Snowden: hero or traitor?
By Dan O'Brien
October 09, 2013
Is Edward Snowden a hero?
In a well-attended panel discussion at Emerson’s Cabaret on October 8, intelligence experts were mixed on the question, but not the attendees.
Eighty percent of audience members deemed Snowden a “hero” versus a “traitor” using their smartphones in an instant poll organized by discussion moderator Spencer Kimball, scholar-in-residence of the Communication Studies Department, who also oversees the Emerson College Polling Society.
Experts on the National Security Administration spoke at Emerson College's Cabaret on October 8, 2013. From left, author and journalist James Bamford, author and Emerson Journalism Professor Ted Gup, and Michael Mimoso, editor of Threatpost. (Photo by Michelle Kwong '15)
Snowden, now a fugitive, became a household name last May after he leaked documents to British newspaper The Guardian showing the National Security Administration was conducting massive monitoring of Americans’ cell phone activity. Snowden worked as a security contractor for the NSA.
“Some of what he’s done has performed a public service, and I’m not sure how that would have come to light but for his actions,” Gup said. “[But] he did sign a secrecy agreement.”
Ted Gup, professor in the Journalism Department, is the author of Nation of Secrets, which examines national security issues. (Photo by Michelle Kwong '15)
“I’m kind of in Ted’s camp,” said panelist Michael Mimoso, editor of Threatpost, a security news website. “It’s both and neither.”
But NSA expert James Bamford, author of The Shadow Factory (Anchor, 2009) and Body of Secrets (Anchor, 2002), called Snowden “courageous.”
“Snowden did something that was very altruistic,” Bamford said. “He didn’t sell that information to a foreign power or terrorist organization or multinational company. He ended up living in the Moscow airport...for a month.”
James Bamford is widely regarded as an expert on the National Security Administration and has authored multiple books taking a critical look at the agency. He was recently featured on PBS' Nova. (Photo by Michelle Kwong '15)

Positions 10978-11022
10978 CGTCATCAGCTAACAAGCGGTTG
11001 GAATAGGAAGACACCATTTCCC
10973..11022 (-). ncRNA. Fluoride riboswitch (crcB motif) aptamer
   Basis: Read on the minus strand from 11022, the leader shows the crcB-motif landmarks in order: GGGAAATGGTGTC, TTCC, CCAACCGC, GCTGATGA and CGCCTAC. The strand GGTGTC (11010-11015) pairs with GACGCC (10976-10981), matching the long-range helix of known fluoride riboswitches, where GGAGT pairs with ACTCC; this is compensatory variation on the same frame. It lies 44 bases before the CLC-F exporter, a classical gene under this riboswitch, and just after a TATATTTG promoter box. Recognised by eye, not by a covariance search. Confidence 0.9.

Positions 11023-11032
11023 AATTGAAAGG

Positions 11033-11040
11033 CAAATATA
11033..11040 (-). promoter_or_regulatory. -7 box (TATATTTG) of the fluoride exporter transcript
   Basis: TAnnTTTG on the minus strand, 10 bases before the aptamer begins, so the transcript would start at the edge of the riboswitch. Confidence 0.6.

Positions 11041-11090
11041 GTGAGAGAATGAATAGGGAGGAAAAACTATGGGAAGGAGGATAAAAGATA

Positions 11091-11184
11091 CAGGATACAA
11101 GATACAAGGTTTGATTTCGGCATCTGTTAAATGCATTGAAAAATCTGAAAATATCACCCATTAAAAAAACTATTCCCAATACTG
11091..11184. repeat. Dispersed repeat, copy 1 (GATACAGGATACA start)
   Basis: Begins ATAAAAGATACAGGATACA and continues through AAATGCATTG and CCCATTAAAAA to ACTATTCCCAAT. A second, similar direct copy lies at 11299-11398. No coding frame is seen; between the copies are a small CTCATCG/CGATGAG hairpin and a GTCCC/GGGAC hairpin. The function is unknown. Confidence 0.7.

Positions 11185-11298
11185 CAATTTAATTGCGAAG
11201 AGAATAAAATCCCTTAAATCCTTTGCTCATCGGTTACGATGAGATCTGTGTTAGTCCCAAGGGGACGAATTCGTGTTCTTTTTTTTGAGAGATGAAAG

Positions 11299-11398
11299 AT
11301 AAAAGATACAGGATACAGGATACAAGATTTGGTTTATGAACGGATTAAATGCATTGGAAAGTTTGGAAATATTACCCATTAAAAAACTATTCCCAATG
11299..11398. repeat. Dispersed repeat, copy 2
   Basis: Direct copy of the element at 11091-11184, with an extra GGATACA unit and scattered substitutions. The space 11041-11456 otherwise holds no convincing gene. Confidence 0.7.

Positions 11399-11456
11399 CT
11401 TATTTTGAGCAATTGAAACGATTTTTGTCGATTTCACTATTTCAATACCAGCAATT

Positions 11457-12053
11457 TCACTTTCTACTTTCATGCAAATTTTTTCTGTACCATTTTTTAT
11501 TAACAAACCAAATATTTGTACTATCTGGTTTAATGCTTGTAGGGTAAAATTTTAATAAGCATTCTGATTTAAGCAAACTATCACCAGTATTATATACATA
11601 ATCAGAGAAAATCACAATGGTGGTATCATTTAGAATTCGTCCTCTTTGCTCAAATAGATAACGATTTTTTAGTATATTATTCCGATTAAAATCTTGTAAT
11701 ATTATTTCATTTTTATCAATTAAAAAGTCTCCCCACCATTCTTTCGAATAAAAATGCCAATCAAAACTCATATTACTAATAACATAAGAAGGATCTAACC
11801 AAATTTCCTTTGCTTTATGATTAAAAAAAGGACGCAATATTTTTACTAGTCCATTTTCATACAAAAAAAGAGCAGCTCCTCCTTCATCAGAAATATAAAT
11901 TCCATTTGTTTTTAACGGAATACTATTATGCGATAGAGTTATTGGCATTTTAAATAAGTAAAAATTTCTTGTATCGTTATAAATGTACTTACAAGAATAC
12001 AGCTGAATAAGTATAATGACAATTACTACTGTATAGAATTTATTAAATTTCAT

Mimoso said the Snowden case caught his attention because of its long-term effects on e-commerce and everyday communications.
“A lot of companies rely on these technologies the NSA supposedly inserted themselves into,” he said. “A lot of these encryption technologies protect … you every time you go to Amazon and put your credit card number in and send it across the Internet.”
“There’s a notion of trust in that product,” Mimoso continued, “that, for the most part, is gone. A lot of companies are taking a good, hard look at [that]. That’s going to be something worth watching in the next 6 to 12 months.”
Michael Mimoso, editor of Threatpost, a technology security news website. (Photo by Michelle Kwong '15)
Bamford gave the audience a brief history lesson on the NSA, which was created by the government after World War I to monitor foreign telegrams.
“The NSA wasn’t created to eavesdrop on the U.S.,” Bamford said. “It was created to eavesdrop on people overseas.”
“It was fairly successful,” until 2001, he said, when the George W. Bush Administration found a “loophole” in the Patriot Act that allowed for warrantless wiretapping.
“Finally, when the Snowden revelations come out,” Bamford said, “we find out the NSA had been … eavesdropping domestically and lying to both the Congress and the [Foreign Intelligence Surveillance Court] about it.”
Gup noted that as of last April, FISC had approved all 1,789 applications from NSA requesting electronic surveillance except for one that had been withdrawn. “That tells you the degree of oversight,” he said. “I’d [also] argue there’s little congressional oversight.”